In a recent comedy bit, the 47-year-old comedian Louis C.K. described (video) a rather traumatic pot-smoking experience with a group of 19-year-olds, remarking on how much more potent the drug was than he remembered from his own teenage years:
“I didn’t know that they’ve been working on this shit like it’s the cure for cancer,” he said. “When I was a kid, you could just smoke a joint for a while. Now you take two hits, and you go insane.”
Louis CK is right: Marijuana nowadays is a whole lot stronger. According to the US Office of National Drug Control Policy, marijuana potency as measured by THC content has more than doubled since the 1990s (pdf).
And it may be actually driving people insane—or at least, marijuana’s potency may bring increased psychiatric risk, according to a new study published in The Lancet Psychiatry.
The study, conducted by researchers at Kings College in London, looked at marijuana usage in 410 patients in south London who had experienced a psychotic episode, as well as a control group of 370 from a similar population. They found that psychosis patients used high-potency marijuana at three times the rate of the control group, and that using potent pot every day indicated a much greater risk of psychosis than abstaining or using lower-grade marijuana.
Marijuana advocates have enjoyed a relaxation of policies of late, particularly in the US, where two states, Washington and Colorado, now have legal markets and many more have decriminalized the drug or made it available medically. But alongside these policy relaxations has come a demand for stronger stuff, resulting in the phenomenon that Louis C.K. remarked upon—what Robert MacCoun, a drug policy expert at UC Berkeley, calls a weed “arms race,” in which growers compete to produce the most potent pot.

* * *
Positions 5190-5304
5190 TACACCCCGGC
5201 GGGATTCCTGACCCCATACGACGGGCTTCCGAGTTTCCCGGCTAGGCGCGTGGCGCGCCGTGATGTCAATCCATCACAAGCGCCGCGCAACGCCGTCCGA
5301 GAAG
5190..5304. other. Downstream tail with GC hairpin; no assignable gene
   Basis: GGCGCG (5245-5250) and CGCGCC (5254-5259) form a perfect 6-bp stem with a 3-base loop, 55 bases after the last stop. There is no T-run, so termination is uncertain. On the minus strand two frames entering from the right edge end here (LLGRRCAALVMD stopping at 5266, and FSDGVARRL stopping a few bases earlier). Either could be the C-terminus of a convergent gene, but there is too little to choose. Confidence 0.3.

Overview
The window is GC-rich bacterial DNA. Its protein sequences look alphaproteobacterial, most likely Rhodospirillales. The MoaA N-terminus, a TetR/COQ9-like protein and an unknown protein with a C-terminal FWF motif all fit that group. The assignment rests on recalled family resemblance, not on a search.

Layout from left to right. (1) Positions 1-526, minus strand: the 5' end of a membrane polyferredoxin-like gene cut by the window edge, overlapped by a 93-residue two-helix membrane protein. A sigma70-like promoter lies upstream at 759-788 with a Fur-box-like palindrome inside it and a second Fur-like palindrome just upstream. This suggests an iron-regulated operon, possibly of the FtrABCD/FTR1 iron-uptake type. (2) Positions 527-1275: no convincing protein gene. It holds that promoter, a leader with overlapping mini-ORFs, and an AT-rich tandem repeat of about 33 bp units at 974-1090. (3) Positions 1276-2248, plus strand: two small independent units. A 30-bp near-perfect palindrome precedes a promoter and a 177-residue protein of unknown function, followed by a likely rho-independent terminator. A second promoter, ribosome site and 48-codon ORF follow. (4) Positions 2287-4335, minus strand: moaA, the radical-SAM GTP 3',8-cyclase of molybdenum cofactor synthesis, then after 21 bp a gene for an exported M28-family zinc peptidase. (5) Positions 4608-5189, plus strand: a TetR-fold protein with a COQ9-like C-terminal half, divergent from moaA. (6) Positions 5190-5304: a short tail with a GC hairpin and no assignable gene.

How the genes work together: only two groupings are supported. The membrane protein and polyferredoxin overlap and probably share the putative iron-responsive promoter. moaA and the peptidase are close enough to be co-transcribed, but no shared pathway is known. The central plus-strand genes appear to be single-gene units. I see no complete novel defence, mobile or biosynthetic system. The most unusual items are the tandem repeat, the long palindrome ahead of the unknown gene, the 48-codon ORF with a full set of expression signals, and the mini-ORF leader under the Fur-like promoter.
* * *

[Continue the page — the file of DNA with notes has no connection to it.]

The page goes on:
The link between marijuana use and psychosis is well-documented. What’s unclear is the cause and effect: it might be that people prone to psychosis are more likely to use marijuana, rather than the pot actually causing the psychosis.
The same could be true in this study. It could be that psychotic people prefer powerful pot as a form of self-medication. (Quartz reached out to the researchers for comment on this aspect of the study and will update this if they reply.)
But the scientists point out in the paper that this would be surprising, because past research has shown that THC actually exacerbates psychosis symptoms in patients. For people already experiencing psychosis to “choose a type of cannabis that is high in THC,” the researchers write, “would be counterintuitive.”